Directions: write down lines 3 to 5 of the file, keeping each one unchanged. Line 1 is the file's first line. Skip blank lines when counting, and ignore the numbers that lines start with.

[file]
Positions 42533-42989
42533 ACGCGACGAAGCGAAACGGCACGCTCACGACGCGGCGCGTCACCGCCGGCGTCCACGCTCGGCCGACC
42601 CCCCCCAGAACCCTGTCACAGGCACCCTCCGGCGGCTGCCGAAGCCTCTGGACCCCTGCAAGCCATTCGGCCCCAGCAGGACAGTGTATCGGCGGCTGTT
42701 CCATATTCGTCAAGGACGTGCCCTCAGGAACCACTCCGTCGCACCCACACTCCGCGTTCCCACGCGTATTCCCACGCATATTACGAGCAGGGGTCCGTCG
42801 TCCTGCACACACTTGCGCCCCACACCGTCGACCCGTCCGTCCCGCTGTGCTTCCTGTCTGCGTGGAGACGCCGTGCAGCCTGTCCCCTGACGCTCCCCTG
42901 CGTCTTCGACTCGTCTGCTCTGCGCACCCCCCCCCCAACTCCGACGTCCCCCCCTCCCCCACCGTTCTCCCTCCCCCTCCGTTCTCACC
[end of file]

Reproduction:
42601 CCCCCCAGAACCCTGTCACAGGCACCCTCCGGCGGCTGCCGAAGCCTCTGGACCCCTGCAAGCCATTCGGCCCCAGCAGGACAGTGTATCGGCGGCTGTT
42701 CCATATTCGTCAAGGACGTGCCCTCAGGAACCACTCCGTCGCACCCACACTCCGCGTTCCCACGCGTATTCCCACGCATATTACGAGCAGGGGTCCGTCG
42801 TCCTGCACACACTTGCGCCCCACACCGTCGACCCGTCCGTCCCGCTGTGCTTCCTGTCTGCGTGGAGACGCCGTGCAGCCTGTCCCCTGACGCTCCCCTG